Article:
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No more Market Cycle Mirages

A change was coming…

In mid-2008, the market cycle mirage was still in full effect. To say the lending standards were loose would be a dramatic understatement. NINJA loans were more than prevalent. They were normal and underwriting occurred in a matter of days, if not hours or minutes. NINJA, which was short for no income, job, or asset verification, ensured that everyone was able to get high with increased supply continuously coming on the market.

We barely noticed any change in the weather. Macro trends weren’t relevant. We were just trying to figure out how to flip homes and keep the train rolling. I’ve tried to think back to those days in search of any defining moment of a market cycle shift. But news and market trends took a while to reach Augusta.

In Augusta, the market cycle change was more of an ease than a shift. I think a lot about the line from Ernest Hemingway’s novel, The Sun Also Rises, where the character Mike describes bankruptcy as gradual and then sudden. The market was always going in one direction: up. Until, suddenly, it wasn’t. 

Augusta never had a dramatic run-up in price appreciation, so we didn’t have a precipitous fall. Suddenly, everything just seemed a lot harder. I remember it materializing first in our owner-occupant buyers. Underwriting, which was previously instantaneous, began to take longer. In 2009, 2010, and 2011, trying to close a loan for an entry-level buyer reached points of absurdity. If you were using a big bank, you could expect it would take 60-120 days to close, in what previously took 30 days. Your only hope was using local banks who didn’t need 9 people to “touch” the file to reduce the likelihood of default.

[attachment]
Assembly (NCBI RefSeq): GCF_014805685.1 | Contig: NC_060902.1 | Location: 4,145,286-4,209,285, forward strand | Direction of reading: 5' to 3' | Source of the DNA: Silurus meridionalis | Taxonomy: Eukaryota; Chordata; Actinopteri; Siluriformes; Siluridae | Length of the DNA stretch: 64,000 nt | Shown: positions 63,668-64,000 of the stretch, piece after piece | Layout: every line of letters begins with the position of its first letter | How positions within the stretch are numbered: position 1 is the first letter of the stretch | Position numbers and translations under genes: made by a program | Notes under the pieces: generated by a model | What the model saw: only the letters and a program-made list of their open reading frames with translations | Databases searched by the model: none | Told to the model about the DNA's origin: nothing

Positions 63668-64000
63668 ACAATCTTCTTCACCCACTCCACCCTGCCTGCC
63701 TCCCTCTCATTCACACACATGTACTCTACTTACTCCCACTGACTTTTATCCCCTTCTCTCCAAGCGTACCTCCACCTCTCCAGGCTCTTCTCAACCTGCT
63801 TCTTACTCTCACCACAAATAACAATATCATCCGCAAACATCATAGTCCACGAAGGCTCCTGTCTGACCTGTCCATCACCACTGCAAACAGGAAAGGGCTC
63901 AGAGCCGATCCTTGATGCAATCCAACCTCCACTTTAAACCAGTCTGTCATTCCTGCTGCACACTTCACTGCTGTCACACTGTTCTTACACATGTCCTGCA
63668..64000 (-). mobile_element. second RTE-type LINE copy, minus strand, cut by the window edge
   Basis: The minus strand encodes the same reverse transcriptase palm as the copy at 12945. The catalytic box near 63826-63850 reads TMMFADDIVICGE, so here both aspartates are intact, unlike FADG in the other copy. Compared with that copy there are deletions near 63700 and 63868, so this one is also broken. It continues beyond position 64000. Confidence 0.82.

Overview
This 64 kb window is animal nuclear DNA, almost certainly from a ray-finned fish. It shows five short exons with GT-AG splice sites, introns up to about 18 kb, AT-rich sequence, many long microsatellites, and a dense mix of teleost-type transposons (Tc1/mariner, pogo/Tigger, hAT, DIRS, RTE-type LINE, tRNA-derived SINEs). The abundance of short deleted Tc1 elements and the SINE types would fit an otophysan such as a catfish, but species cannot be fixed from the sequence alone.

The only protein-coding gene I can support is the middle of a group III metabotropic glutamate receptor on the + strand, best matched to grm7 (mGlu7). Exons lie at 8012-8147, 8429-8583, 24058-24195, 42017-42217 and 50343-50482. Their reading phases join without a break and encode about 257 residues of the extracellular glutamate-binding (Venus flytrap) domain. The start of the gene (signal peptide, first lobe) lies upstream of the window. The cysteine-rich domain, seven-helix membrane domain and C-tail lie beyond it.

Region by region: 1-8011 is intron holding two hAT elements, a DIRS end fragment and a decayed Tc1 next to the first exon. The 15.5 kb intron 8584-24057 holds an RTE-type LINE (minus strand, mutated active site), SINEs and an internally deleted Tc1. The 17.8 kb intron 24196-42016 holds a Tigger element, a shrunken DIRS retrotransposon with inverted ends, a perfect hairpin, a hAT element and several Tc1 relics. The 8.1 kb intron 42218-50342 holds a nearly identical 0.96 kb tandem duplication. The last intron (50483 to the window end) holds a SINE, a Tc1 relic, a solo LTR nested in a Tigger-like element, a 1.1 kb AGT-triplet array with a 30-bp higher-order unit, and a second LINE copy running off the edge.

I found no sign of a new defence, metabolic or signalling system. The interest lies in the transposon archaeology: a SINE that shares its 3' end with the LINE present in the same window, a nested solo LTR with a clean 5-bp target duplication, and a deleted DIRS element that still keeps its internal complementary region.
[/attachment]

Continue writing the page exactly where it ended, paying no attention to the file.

Between the fall of 2008 and 2009, I began to understand we had to shift course. Homes weren’t only taking longer to sell, they simply weren’t selling. It became clear that I would have to prioritize the rental portion of our business. I didn’t know anything about being a landlord other than I didn’t want to do it and didn’t think my career was in a position to not have large infusions of cash from home sales. 

A change was coming and luckily we were somewhat aware. I initially tried to use some local property managers but got very frustrated with the results. Homes weren’t renting, signs weren’t put in the yards, and calls didn’t get returned. The SFR property management realm at that time was a haven for agents who struggled to sell and a means to an end for brokerages to get more sales listings. 

I thought there had to be a better way, and—even clueless—I could do better just by calling people back. I knew enough to know I needed help. I was awful at admin activities which did not present challenges and the ability to be creative. 

So, I posted an ad on Craigslist. 

I don’t remember all of the activity, but I interviewed several candidates at my makeshift office which was a single family home in Martinez, GA. The final two applicants were a guy who I enjoyed discussing music with and a much more qualified woman named Natalie who had recently relocated to Augusta. 

Natalie, new to town and job searches, had notified her fiancé at the time of the precise coordinates of her interview with me, in case I turned out to be “some sketchy Craigslist guy.” I was pretending to be a lot of things in those days, but I was not a sketchy Craigslist guy. I was a real estate investor in need of help.

I made one of the best professional decisions of my life, offering Natalie the position. She agreed, and her first day was figuring out what we could work on together. Always looking at the big picture, Natalie and I made a filing system for the 3 or 4 properties we managed. I ran out of items for Natalie to do around 2 o’clock and asked her to go get the drycleaning for the nice shirts I had to wear to bank meetings to beg for money.

Even with our auspicious start, Natalie turned out to be a truly significant link in the creation of Auben. She was the yin to my yang. Everything I loved to do, she hated. Everything I hated doing, she loved. Where I was a head-in-the-clouds dreamer, Natalie was a practical penny-pincher. It was the first time I ever experienced this complementary dichotomy in a partnership, and it was liberating. We didn’t always see the world in the same way but we got sh#! done and began to create the building blocks of an investor-focused brokerage who acted in the best interest of our investors all the time.

Check back next week for the first entry on the beginnings of Auben Realty, and subscribe below to receive a weekly email update directly to your inbox!